Nantawan Kolakarnprasert, DDS
Camila S. Sampaio, DDS, PhD, MS
Ronaldo Hirata, DDS, PhD, MS
A LARGE CAVITY IN A POSTERIOR TOOTH can be either incrementally restored or bulk filled
with resin composite. In the past, the incremental placement of a composite layer was the
standard technique in order to prevent polymerization shrinkage and shrinkage stress. 1 However,
one disadvantage of this technique was that air could become trapped between each layer. Also,
it was more time-consuming due to the number of steps and layers that had to be applied. 2
Due to the disadvantages of the incremental technique, the bulk-fill
technique for direct posterior restorations was introduced. This technique
is less sensitive and less time-consuming, and it has been widely accepted
in dental practices. 3 Bulk-fill technology allows up to 4 or 5 mm of composite (depending on the manufacturer) to be placed in a single layer. Bulk
fill composites such as Tetric EvoFlow Bulk Fill (Ivoclar Vivadent) claim
to reduce polymerization stress due to the incorporation of stress relievers,
which can result in better marginal adaptation and enhanced bond durability. Also, the bulk-filling technique has been reported to decrease
cuspal deflection significantly, compared to traditional incremental filling,
after adequate light polymerization of resin composites. 4, 5
Today, most flowable bulk-fill composites have higher translucency,
compared to conventional flowable composites, in order to allow deeper
penetration of light energy and higher depth of cure, thereby increasing
polymerization of the restoration. But this beneficial property can also
lead to a compromised esthetic restoration. After the preparation has been
completed, the remaining pulpal floor usually reveals color irregularities.
Under the threat of bacterial invasion, the pulp may attempt to protect
itself by forming reparative dentin, resulting in an arrested carious lesion. 6
The arrested carious lesion is hard, and its surface is a yellow to dark brown
color. 7 A second type of color irregularity can be found after amalgam removal; metal color can remain “tattooed” along the prepared tooth structure.
These color irregularities can appear through the more translucent restorative materials and compromise the final esthetic result.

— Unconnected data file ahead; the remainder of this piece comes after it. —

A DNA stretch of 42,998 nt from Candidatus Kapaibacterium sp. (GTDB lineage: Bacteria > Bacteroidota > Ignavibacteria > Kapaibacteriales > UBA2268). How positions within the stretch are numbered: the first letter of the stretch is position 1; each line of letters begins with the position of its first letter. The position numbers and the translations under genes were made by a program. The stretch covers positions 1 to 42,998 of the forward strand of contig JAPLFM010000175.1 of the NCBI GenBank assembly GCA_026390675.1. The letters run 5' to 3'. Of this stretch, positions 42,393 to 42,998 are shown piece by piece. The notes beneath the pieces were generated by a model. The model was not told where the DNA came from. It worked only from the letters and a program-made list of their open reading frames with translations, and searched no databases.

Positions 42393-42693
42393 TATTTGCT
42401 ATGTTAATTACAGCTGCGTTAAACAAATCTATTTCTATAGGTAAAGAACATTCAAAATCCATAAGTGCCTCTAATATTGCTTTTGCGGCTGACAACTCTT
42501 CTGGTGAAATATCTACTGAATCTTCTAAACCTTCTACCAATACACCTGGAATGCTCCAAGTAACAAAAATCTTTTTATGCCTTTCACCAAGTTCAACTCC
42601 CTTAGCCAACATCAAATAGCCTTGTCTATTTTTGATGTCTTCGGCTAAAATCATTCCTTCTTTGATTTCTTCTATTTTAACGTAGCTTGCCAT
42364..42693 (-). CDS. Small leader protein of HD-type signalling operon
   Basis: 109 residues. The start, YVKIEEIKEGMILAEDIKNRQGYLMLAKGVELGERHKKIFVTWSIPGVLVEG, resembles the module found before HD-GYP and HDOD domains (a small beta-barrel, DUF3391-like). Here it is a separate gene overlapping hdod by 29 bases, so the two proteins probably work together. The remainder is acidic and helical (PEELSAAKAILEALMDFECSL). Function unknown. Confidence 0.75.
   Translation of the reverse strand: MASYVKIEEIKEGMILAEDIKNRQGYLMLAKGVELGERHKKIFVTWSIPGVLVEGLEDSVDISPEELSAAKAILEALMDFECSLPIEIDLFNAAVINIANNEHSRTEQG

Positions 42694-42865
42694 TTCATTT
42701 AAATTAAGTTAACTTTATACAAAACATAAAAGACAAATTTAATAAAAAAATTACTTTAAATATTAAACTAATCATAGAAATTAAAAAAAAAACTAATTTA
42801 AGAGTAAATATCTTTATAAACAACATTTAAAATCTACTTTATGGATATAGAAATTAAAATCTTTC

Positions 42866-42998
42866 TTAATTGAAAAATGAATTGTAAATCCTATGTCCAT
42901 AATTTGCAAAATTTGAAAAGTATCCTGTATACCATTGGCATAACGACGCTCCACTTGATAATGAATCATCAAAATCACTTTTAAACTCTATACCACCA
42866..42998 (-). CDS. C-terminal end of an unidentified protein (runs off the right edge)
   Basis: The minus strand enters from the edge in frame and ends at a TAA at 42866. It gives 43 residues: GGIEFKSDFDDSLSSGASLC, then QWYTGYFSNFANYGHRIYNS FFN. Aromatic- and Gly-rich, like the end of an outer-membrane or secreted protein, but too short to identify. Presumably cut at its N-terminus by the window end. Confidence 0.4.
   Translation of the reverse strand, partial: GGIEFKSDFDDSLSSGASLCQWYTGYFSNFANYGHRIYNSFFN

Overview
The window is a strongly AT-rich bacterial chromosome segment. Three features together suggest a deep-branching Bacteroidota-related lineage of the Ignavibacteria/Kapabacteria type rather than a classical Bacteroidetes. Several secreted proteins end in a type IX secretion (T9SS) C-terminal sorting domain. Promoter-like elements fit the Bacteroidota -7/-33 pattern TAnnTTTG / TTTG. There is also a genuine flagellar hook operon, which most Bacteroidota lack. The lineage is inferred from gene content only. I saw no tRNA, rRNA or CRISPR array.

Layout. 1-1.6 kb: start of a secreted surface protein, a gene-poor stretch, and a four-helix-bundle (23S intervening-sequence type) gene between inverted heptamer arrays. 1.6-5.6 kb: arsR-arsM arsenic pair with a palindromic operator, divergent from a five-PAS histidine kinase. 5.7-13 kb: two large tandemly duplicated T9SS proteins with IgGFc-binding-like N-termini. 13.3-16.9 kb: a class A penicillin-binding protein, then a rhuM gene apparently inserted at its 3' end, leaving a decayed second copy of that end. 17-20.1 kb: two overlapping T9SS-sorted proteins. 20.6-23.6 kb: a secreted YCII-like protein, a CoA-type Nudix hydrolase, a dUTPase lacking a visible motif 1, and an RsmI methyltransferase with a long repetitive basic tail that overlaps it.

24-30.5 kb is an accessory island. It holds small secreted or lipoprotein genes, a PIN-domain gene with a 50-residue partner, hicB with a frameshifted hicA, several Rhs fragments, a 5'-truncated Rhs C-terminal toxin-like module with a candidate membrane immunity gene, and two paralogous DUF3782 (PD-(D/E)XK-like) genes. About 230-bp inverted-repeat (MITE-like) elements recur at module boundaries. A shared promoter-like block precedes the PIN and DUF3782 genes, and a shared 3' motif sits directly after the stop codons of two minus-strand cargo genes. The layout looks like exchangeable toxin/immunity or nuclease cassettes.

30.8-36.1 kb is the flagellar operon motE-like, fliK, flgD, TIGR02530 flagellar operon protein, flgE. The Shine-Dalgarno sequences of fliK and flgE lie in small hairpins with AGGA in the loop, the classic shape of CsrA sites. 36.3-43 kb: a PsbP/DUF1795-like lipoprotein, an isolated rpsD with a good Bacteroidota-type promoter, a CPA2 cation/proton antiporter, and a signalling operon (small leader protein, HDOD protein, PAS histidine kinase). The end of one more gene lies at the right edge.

The following case study shows how these types of color irregularities can be managed efficiently while still taking advantage of bulk-fill
A 26-year-old patient visited a private office
for a regular dental checkup. The clinical evaluation showed a No. 18 Class I composite
restoration with marginal leakage and infiltration on the distal side of the cavity ( figure
1). The surface of the restoration was irregular
and lacked dental anatomy. Due to the patient’s esthetic needs and the remaining
amount of natural tooth structure, composite
filling was selected for the restoration.
Figure 1: An old composite restoration with
microleakage on the distal side of the cavity.
The surface anatomy of the restoration was
The existing composite restoration was
removed with a No. 1015 diamond bur (KG
Sorensen) mounted on a high-speed handpiece.
Then, decayed tooth structure was removed
using low-speed metal burs and a hand excavator. After the cavity was completely clean, a
rubber dam was placed with a traditional 26
clamp on tooth No. 18.
The selective etching technique was chosen,
and 37% phosphoric acid (Total Etch, Ivoclar
Vivadent) was applied for 30 seconds. The tooth
was irrigated with water spray and air-dried
( figure 2). Next, a universal bonding agent (
Adhese Universal, Ivoclar Vivadent) was scrubbed
on the cavity surface until an immobile layer
was achieved ( figure 3). The excess solvent was
removed with an air stream for 20 seconds, and
the adhesive was light cured for 10 seconds with
an LED light (Bluephase Style, Ivoclar Vivadent)
1 mm away from the cavity.
SCIENCE & TECH